The days of visiting galleries and exhibitions are temporarily on hold. The lost opportunity to get motivation from walking through new spaces and soaking in different works is a void The Big Idea wants to help fill.
Our ‘House Visits’ series takes you into the homes and working spaces of people in the creative world, to see what they have collected on their travels, what it means to them and what they’re using as inspiration inside their own four walls.
I found the first two weeks of lockdown exciting – a bit like a holiday. Come week three, the reality started to kick in and I started to feel slightly anxious about where this would all end.
Week four has been the hardest by far. The gallery (The Vivian in Matakana) has been under enormous pressure, and this isn’t helping!
It’s just been me and my dog, Skippy, in lockdown and it’s felt lonely at times.
Living with art has always been a great joy of mine though, and I take great comfort from that; it offers a deep human connection in one sense so you can feel lonely – but never quite alone.
I’ve collected seriously for over 15 years so there’s always something to look at, change out, or rehang.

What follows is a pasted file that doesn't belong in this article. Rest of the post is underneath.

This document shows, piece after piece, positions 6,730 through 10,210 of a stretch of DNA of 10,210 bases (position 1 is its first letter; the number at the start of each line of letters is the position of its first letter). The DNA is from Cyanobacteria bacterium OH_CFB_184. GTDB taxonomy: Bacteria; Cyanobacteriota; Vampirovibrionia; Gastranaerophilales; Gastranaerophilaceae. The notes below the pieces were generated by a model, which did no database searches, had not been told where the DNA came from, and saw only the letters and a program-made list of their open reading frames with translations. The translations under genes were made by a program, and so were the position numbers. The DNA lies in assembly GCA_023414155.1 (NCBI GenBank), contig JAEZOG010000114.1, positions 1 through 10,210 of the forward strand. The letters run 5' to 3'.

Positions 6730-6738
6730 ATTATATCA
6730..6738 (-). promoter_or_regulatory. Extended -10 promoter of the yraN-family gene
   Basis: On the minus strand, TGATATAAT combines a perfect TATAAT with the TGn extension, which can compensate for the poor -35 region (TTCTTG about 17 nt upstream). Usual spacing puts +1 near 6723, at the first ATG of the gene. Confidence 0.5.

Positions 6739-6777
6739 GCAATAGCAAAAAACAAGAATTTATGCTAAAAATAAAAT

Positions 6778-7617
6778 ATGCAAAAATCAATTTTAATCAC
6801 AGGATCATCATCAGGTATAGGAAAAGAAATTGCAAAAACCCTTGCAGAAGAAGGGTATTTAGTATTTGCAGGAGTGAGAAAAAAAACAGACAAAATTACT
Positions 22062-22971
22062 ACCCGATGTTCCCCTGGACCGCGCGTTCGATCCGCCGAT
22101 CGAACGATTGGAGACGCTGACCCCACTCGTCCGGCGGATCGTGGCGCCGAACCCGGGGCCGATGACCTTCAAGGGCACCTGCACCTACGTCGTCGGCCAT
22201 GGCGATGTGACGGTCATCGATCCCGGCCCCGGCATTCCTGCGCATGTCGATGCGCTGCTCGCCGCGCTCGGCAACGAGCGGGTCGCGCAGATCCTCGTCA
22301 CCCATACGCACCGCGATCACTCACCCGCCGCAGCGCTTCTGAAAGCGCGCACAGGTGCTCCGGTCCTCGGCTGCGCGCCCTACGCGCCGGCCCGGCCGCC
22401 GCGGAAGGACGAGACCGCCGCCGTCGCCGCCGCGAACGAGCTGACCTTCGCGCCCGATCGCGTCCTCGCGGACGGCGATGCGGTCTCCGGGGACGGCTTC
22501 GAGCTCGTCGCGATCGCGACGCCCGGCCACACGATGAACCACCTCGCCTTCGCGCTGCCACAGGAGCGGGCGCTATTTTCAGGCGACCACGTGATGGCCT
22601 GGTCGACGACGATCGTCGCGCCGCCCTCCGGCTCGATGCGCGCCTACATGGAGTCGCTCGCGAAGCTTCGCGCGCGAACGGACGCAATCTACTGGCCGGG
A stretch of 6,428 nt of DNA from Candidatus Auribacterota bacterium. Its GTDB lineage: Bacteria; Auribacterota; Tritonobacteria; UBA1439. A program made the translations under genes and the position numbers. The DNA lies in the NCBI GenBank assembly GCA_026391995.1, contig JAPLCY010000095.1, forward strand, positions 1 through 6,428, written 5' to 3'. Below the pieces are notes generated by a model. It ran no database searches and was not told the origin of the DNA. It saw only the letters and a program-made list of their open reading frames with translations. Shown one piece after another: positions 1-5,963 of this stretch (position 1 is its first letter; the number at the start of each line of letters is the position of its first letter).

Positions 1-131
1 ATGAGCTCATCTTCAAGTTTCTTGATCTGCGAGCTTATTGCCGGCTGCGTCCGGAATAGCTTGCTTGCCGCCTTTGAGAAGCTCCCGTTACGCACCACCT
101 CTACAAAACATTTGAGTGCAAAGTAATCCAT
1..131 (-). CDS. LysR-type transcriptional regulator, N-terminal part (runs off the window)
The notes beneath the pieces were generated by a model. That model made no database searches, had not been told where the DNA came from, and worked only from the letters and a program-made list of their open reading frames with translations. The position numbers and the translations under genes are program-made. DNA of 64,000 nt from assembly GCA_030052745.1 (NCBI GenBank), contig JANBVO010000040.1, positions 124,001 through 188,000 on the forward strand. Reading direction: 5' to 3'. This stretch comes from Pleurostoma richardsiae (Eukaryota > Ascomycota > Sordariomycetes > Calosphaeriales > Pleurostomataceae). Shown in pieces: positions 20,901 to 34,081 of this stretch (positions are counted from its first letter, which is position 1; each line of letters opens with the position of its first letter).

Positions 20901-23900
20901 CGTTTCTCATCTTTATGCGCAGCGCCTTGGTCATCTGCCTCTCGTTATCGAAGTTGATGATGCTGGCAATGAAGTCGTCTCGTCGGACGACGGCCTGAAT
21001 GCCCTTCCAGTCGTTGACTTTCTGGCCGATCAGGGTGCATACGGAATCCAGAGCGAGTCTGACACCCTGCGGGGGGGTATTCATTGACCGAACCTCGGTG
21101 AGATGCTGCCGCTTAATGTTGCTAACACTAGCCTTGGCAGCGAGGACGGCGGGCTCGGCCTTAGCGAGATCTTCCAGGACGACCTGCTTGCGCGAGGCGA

Born on Bentinck Island in the Gulf of Carpentaria, Sally Gabori (c.1924-2015) is one of Australia’s most significant contemporary Aboriginal artists, Her works are all landscapes, stories and memories of the place she grew up in. Dibirdibi Country, 2010 was one of the first I bought.
It’s a raw, dramatic and uncompromising painting – but it’s also humble and honest. It’s a fantastic example of how art can allow human beings to connect with each other, irrespective of time, culture, place and language differences.
The table is by young furniture artist Rupert Herring, based in the Kaipara. I visited him in his studio and commissioned him to do a dining table for me.
It’s made from upcycled and recycled wood from old floorboards and balustrades from old NZ villas. Rupert carefully cuts and slices these original pieces to expose the new virgin wood inside, while allowing the original ‘old’ façade to provide a contrast between old and new.
It’s contemporary furniture, but with a long and colourful history. I often think about the stories it could tell. It’s one of my favourite pieces and I use it every day.
The third item is an early bronze age bowl from around the 5th century BC – probably from the region north of Syria. It’s made from terracotta and is an utterly simple form. In its day, it would have been a bit of bronze aged Tupperware, likely used for storing oil, grain, or flour for example.
When kids visit the house, I encourage them to touch this so they can literally hold 170 generations or so of human history in their hands. It’s a simple, beautiful and much-loved object.